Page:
I was surprised that such a New Agey church did baptisms and Christenings. Anyway, it is nice having a certificate proving that my mortal soul has been safeguarded with proper Christian ritual, not that damnation is a part of New Thought theology.

Some of the more enjoyable things to look back on are old writings. There is a collection of stories from third grade. It includes one of my stories and that of my classmates. The story of mine was about a guy named Vick with a space ship who gets captured by the evil magician Zork, but his lazer comes in handy in making an escape. My best friend at the time, Andy Armens, wrote a micro-story that amused me:

“A train came out of a tunnel and tried to go over a bridge. The bridge broke. The train fell into Dead Man’s River. They went down a waterfall and got killed.”

I noticed something about many of the stories. They involved fear of one sort or another and often taking action in response to the source of fear—being or feeling threatened by, being killed or hurt by, being attacked by or fighting with, being captured by or escaping from ghosts, monsters, bad men, robbers, evil magicians, or unfortunate events. Just last year, I came across a recent collection of stories from the same local elementary school. Quite a few of the stories had the same focus on fear. I guess that is a fairly uncertain and helpless stage of life, when kids are just beginning to learn to take care of themselves. Stories, like art work, gives children a safe outlet for their fears.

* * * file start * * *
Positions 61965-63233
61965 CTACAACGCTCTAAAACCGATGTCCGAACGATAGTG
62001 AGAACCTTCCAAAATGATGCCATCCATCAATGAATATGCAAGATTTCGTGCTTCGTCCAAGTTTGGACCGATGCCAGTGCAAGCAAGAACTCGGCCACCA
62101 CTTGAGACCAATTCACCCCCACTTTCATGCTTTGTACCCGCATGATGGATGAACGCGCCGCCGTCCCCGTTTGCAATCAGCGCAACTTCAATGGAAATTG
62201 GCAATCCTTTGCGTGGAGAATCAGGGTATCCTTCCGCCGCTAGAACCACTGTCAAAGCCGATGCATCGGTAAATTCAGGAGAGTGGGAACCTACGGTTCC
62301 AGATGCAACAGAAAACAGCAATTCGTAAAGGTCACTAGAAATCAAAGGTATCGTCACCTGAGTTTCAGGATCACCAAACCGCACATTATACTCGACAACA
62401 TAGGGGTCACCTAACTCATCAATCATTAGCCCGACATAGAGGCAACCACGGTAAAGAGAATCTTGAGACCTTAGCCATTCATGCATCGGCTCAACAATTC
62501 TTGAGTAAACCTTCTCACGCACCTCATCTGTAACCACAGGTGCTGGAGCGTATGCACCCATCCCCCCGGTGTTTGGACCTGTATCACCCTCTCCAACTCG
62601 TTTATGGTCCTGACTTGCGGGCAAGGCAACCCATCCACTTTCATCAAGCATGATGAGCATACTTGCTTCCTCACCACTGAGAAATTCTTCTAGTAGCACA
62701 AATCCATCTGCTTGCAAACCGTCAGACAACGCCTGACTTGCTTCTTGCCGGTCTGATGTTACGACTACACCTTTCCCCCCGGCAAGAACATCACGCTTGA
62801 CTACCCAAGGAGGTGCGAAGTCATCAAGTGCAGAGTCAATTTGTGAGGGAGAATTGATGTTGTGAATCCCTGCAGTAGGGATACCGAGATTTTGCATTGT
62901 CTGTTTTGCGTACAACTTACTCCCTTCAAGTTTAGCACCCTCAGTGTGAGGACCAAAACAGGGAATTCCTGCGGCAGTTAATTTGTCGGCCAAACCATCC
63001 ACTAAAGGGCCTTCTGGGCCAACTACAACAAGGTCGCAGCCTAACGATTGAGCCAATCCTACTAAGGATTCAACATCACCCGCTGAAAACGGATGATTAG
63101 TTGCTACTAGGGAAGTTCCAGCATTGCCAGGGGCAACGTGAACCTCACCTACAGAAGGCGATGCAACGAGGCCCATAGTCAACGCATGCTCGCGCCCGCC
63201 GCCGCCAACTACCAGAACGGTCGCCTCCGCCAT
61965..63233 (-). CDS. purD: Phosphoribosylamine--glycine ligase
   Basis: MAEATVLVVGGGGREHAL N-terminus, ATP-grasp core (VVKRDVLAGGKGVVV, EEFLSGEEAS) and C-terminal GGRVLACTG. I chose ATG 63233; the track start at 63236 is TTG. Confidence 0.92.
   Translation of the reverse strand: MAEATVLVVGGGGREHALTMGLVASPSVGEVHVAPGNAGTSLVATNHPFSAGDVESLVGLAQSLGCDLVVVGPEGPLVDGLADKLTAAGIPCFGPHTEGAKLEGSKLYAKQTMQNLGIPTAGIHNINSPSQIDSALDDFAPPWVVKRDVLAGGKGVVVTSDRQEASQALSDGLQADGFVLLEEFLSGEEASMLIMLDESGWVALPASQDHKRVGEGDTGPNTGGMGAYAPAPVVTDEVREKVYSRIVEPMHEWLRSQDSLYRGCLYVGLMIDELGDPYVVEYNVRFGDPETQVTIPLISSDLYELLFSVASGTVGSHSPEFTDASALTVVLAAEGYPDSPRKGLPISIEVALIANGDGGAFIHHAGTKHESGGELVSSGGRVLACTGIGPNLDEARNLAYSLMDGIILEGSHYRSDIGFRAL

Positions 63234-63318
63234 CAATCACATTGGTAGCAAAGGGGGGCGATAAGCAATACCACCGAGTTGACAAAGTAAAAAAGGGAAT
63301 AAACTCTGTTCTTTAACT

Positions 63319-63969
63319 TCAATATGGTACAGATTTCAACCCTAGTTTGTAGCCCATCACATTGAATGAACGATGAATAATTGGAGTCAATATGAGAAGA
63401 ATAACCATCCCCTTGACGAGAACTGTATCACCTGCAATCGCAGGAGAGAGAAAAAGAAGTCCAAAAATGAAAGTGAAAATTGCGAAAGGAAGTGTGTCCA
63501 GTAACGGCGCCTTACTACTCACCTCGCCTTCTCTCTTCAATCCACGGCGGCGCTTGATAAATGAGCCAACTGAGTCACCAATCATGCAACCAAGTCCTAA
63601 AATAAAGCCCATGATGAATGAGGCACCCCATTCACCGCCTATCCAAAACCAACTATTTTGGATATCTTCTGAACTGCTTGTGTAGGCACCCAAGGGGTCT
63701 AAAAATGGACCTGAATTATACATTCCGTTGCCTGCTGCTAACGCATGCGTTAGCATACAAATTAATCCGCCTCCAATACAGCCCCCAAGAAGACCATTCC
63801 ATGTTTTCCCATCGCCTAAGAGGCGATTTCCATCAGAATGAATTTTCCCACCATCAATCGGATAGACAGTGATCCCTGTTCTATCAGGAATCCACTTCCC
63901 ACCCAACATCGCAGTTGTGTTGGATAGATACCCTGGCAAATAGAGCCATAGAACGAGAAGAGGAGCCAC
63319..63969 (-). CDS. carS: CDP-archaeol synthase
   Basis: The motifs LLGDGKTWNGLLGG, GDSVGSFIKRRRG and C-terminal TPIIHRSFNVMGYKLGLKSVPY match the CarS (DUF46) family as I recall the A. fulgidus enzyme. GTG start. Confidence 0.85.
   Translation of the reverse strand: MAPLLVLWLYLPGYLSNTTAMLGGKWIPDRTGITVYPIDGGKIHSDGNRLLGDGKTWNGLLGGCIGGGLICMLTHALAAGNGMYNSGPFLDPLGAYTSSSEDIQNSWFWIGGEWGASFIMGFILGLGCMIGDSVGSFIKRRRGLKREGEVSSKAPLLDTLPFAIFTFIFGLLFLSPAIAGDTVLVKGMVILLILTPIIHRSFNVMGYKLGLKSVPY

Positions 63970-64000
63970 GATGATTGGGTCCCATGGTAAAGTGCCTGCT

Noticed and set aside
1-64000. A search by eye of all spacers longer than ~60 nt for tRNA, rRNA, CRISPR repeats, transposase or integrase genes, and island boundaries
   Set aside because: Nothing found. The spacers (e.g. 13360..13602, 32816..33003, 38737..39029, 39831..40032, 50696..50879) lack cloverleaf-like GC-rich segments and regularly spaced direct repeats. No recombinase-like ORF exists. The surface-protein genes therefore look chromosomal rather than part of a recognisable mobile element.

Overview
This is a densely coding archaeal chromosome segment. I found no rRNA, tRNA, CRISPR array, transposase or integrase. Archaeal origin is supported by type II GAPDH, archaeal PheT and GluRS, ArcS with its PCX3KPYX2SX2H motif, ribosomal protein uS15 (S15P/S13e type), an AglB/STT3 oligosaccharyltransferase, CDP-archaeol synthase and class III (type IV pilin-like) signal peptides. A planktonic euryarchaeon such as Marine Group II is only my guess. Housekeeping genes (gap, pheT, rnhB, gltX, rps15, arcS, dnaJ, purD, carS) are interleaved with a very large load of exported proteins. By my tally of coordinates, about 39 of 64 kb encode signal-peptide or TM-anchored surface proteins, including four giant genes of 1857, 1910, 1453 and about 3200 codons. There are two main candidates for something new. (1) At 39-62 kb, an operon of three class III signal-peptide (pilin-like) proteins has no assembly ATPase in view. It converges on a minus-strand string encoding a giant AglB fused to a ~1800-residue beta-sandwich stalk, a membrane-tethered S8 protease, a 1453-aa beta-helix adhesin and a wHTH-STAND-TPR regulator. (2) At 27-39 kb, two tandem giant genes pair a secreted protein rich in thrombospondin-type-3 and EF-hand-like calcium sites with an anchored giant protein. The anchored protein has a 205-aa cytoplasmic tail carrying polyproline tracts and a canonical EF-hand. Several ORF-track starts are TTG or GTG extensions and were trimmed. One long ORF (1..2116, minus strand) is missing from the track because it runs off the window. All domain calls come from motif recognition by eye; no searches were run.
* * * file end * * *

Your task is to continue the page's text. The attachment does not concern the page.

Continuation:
I remember one story I wrote at around that age. It was about a future dystopian world. There had been some catastrophe and the biosphere was destroyed. People were then living in enclosed cities for protection. I didn’t find a copy of that story in the papers, but it would be nice to see it now. That was the Cold War fears seeping into my childhood psyche. It obviously impacted me for life. Some of my first essays written for school were on topics such as ocean pollution and overpopulation. That is a heavy load to put on the mind at such a young age.

* * *

What interests me the most are the official school documents. And there are lots of them. They bring back some painful memories.

The worst year of my mildly troubled youth was in 7th grade, having begun when at the transformative age of twelve. I did not transition well from elementary school to middle school. It was traumatic, in quiet desperation kind of way. I utterly despised school, except for art class. I did gain my love of reading fiction that year and spent a fair amount of time in the library, one of the few happy places while at school. I almost flunked out of 7th grade. I would have been held back, if we hadn’t moved. On a report card from that year, my grades were mostly Cs and Ds–it states that:


My difficulties began much earlier than that, which I discussed in some detail in a previous post (Aspergers and Chunking). Even after getting speech therapy, my learning disability dogged me for the rest of my education.